Libya, North Africa Emerge As Cocaine Transit Hubs

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Within the span of a week, cocaine was discovered in two separate maritime cargo containers bound for Libya, a strong indication that both the North African country and the broader region are becoming increasingly used cocaine transit routes to Europe and the Middle East.

In December, customs inspectors in Malta seized 612 kilograms of cocaine concealed in oil cooking cargo, a record haul for the Mediterranean island nation, according to a news release. The cargo was shipped from Ecuador and transited Colombia before it arrived at the Malta Freeport.

Three days earlier, authorities at the port of Guayaquil in Ecuador seized 582 kilograms of cocaine hidden in 19 pieces of teak wood bound for Libya and Syria, detaining one person in the process, El Comercio reported.

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This is not the first discovery of cocaine being shipped to Libya in recent years, though it is the largest. In May, Brazilian Tax Authorities discovered 128 kilograms of cocaine in two containers bound for Libya at the Port of Itajai. In July 2018, Colombian National Police seized 43 kilograms of cocaine at the port of Buenaventura, hidden within the structure of a container bound for Libya’s port of Benghazi. In 2016, Libyan fishermen found 70 kilograms of cocaine floating off a beach near Tobruk.

Libya’s regional neighbors in North Africa have similarly seen a rising tide in cocaine seizures. In May 2018, Algeria authorities interdicted 701 kilograms of cocaine hidden on a container ship transporting frozen meat from Brazil. In August 2019, three tons of cocaine washed up on a beach in Morocco.  Even the small country of Tunisia broke its drug haul record in 2017, with its largest cocaine seizure of 31 kilograms off a speedboat.

Overall cocaine seizures in Africa have risen, from 1.2 tons in 2015 to 3.3 tons in 2017 and 5.6 tons in 2018, according to the 2020 United Nations Office of Drugs and Crime (UNODC) report.

InSight Crime Analysis

Increased counter-narcotics efforts in West Africa, a traditional cocaine transit point, are likely leading cocaine traffickers to rely more heavily on maritime routes through North Africa, as soaring South American cocaine supplies are increasingly smuggled aboard shipping containers to reach both a swelling European market and a nascent Middle Eastern one.

The size of the two shipments to Libya strongly suggests transport to Europe, Matt Herbert, research manager for the North Africa and Sahel Observatory at the Global Initiative, told InSight Crime. For years, concealing drugs in containers aboard cargo ships has been the primary smuggling method for feeding the European cocaine pipeline. Ecuador’s ports, for example, have emerged as key exit points for South American cocaine trafficked to Europe.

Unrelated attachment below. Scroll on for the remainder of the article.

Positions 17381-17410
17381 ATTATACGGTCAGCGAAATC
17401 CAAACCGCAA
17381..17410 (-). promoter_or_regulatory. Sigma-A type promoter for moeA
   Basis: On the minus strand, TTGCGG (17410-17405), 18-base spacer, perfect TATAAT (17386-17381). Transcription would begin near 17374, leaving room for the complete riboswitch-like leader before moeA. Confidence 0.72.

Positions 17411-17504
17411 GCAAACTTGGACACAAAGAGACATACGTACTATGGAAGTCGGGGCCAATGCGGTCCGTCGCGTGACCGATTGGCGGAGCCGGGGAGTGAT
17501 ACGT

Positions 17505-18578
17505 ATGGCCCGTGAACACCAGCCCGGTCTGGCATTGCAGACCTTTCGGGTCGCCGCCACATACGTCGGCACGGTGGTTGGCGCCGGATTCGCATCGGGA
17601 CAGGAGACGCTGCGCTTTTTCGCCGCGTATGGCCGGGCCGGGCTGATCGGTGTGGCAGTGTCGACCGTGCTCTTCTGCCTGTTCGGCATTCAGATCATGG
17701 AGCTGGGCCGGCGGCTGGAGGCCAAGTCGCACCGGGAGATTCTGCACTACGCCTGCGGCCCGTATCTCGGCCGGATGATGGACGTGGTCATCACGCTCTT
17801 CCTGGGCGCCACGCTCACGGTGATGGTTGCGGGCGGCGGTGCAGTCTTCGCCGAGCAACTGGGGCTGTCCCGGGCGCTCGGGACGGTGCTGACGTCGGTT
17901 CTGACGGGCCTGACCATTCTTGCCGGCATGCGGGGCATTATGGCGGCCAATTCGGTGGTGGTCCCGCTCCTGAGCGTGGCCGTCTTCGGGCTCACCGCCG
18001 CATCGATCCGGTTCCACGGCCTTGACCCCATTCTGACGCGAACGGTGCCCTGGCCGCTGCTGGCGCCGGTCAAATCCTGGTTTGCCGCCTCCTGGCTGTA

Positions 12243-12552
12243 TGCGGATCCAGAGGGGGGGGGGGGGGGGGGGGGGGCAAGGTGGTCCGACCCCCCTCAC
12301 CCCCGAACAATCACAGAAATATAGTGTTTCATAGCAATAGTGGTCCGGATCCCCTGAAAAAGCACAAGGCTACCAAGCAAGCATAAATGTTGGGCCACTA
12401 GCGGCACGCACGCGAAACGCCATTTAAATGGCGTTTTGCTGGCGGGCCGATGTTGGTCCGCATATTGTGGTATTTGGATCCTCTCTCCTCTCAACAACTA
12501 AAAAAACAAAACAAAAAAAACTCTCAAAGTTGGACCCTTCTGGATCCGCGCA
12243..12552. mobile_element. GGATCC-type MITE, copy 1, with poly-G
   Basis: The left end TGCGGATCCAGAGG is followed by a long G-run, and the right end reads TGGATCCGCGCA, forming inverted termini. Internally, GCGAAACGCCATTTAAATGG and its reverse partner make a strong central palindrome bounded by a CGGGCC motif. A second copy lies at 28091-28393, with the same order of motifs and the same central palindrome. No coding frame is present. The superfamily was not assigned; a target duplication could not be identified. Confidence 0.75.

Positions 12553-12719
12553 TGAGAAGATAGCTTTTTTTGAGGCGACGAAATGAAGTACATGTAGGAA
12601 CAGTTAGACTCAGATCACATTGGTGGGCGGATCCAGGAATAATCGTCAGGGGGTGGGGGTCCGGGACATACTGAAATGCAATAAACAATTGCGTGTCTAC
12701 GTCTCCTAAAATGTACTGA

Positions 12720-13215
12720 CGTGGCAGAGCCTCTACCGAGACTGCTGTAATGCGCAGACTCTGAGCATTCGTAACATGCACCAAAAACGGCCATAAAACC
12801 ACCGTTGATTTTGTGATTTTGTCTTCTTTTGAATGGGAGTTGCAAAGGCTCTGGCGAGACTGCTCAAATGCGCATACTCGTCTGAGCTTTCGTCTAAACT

More importantly, according to Herbert, is the two seizures provide further evidence of how South American trafficking networks are looking to establish direct transshipment points in the Maghreb countries, primarily in Morocco due to its geographic proximity to Spain but also to a lesser extent in Algeria, Tunisia and Libya.

Such a move is spurred by various political and military changes in West Africa that have led to the relative decline of the “the West Africa-Maghreb-Europe route that [has] predominated since the early 2000s,” Herbert said.

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However, compared to Morocco or even Algeria, Libya is a particularly unusual cocaine transit point, especially through a direct South America-Libya connection. While Libya does have a rapidly growing domestic cocaine market, marijuana resin and opioids are the much more common drugs both for consumption and transit, according to a 2019 report by the European Monitoring Centre for Drugs and Drug Addiction (EMCDDA).

Referring to Malta’s latest seizure, Herbert said the island country was not likely the final destination for the cocaine.

“Drug shipments via container shipping in effect need to blend into the mix and accept the itinerary of the cargo vessel,” he said. “This one happened to call in Malta.”

If it had passed undetected, the cargo could have landed in several ports in eastern or western Libya, such as Misrata, al-Khoms, Benghazi and Tobruk. Cyrenaica’s coastal area is also a major landing spot for drugs en route to Europe and Egypt. From Libya, the cocaine would likely go to southern Italy or the Balkans, with smaller volumes flowing to Turkey and via Egypt to the larger Middle East.

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